Employees must have minimum essential coverage (MEC) through an individual health insurance policy to participate in an ICHRA. This includes qualifying on-exchange or off-exchange coverage, Medicare Parts A and B, or Medicare Part C.

Employees covered by a traditional group plan, such as a spouse’s or parent’s plan, can’t participate in an ICHRA. Additional forms of health coverage that aren't accepted include COBRA, healthcare sharing ministries, association health plans, and Tricare.

The ICHRA also impacts premium tax credits, and employees who choose to participate in the benefit will no longer qualify for premium tax credits. But, if the ICHRA allowance amount is deemed unaffordable and doesn't meet minimum value (MV) under the ACA, employees can opt out of the ICHRA and claim their tax credits.

What are the benefits of an ICHRA?

ICHRAs offer several benefits. First, they empower employees. With an ICHRA, your employees choose the health policies that work best for them instead of getting stuck with a traditional group health plan. They can shop around and compare their options on the individual market or go directly to an insurance company to purchase a medical plan. This flexibility allows them to select an individual health insurance plan that aligns with their preferred network, doctors, and monthly health insurance premiums.

Additionally, you don't have to worry about annual rate hikes or participation requirements. Unlike a traditional group health plan, employers can control costs by setting a fixed budget. This makes it easier to predict and manage healthcare expenses. You only reimburse employees for the out-of-pocket expenses they incur. Plus, unused funds stay with the employer if the employee doesn't use them by the end of the year.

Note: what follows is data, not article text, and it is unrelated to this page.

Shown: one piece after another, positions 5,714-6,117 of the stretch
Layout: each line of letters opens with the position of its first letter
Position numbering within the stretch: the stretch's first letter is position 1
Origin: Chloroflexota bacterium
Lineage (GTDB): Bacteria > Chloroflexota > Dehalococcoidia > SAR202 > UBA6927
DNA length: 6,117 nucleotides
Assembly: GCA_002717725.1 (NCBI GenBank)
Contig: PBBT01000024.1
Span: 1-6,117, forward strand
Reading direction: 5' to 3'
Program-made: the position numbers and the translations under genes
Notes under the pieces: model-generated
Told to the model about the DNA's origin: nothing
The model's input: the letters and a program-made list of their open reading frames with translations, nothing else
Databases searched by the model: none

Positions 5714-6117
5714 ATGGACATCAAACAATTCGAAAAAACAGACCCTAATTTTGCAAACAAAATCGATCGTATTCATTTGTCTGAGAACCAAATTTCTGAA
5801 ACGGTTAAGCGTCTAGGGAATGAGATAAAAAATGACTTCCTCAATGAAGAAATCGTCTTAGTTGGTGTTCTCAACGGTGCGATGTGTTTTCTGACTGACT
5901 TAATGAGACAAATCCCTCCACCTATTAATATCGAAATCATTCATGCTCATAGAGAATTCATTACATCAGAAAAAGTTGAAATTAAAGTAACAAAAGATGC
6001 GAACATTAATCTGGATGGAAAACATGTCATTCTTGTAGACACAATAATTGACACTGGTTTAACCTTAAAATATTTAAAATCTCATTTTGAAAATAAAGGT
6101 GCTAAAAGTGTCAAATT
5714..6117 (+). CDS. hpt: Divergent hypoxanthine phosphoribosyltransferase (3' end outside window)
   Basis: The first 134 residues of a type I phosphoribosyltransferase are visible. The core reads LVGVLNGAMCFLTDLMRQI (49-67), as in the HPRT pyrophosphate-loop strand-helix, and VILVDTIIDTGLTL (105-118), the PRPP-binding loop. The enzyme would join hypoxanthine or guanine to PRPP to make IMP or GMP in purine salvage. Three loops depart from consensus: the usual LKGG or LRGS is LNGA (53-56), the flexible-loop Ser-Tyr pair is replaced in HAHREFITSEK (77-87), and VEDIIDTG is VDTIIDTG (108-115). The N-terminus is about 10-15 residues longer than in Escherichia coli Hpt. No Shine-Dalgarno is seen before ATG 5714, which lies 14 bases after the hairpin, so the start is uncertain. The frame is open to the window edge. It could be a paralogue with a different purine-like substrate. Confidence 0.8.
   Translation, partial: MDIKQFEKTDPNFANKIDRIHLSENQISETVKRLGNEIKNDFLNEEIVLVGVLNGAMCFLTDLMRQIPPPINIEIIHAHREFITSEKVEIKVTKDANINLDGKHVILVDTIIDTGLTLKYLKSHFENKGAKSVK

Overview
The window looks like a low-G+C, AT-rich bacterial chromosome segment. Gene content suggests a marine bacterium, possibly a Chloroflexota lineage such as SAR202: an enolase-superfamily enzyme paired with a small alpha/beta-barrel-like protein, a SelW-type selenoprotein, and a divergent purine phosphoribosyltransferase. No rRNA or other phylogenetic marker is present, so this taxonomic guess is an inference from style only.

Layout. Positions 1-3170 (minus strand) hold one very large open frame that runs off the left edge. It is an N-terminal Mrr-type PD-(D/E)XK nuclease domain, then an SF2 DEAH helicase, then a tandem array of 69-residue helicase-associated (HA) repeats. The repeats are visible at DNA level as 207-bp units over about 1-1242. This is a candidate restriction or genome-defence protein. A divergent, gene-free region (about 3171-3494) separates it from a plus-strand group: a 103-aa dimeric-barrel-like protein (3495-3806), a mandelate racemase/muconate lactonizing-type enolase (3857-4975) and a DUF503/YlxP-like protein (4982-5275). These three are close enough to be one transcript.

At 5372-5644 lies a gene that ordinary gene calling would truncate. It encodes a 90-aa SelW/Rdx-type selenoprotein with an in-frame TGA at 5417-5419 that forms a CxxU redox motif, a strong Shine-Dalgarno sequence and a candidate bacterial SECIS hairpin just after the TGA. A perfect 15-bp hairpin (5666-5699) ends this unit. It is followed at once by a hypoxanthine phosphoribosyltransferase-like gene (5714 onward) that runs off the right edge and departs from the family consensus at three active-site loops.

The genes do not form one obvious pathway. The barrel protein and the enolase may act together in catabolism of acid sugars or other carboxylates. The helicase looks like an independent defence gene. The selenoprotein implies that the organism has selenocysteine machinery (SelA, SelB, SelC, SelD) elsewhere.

Finally, offering an ICHRA has major tax advantages. Reimbursements are exempt from payroll and income taxes, so there's no need to report ICHRA funds as income on employees' W-2s.

Can a small business owner participate in an ICHRA?

ICHRAs are a popular option for small businesses looking to provide health benefits to their employees. But what about business owners themselves? Are they eligible to participate in an ICHRA?

The short answer is yes, business owners are eligible for an ICHRA, but there are some specific rules and regulations that they need to follow.

Here's a breakdown of the eligibility criteria for business owners under an ICHRA:

C corporation owners

The IRS recognizes C corporations as separate legal entities from their owners, making C corp owners employees of the corporation. This means they can participate in an ICHRA. Their spouses and dependents can also participate through the owner’s ICHRA.


S corporation owners

An S corp is a pass-through entity, so the IRS taxes business owners and shareholders directly. The IRS doesn’t consider shareholders in an S corp as W-2 employees. If you own more than 2% of shares in an S corp, you can't participate in an ICHRA. However, you can still provide an ICHRA to your employees.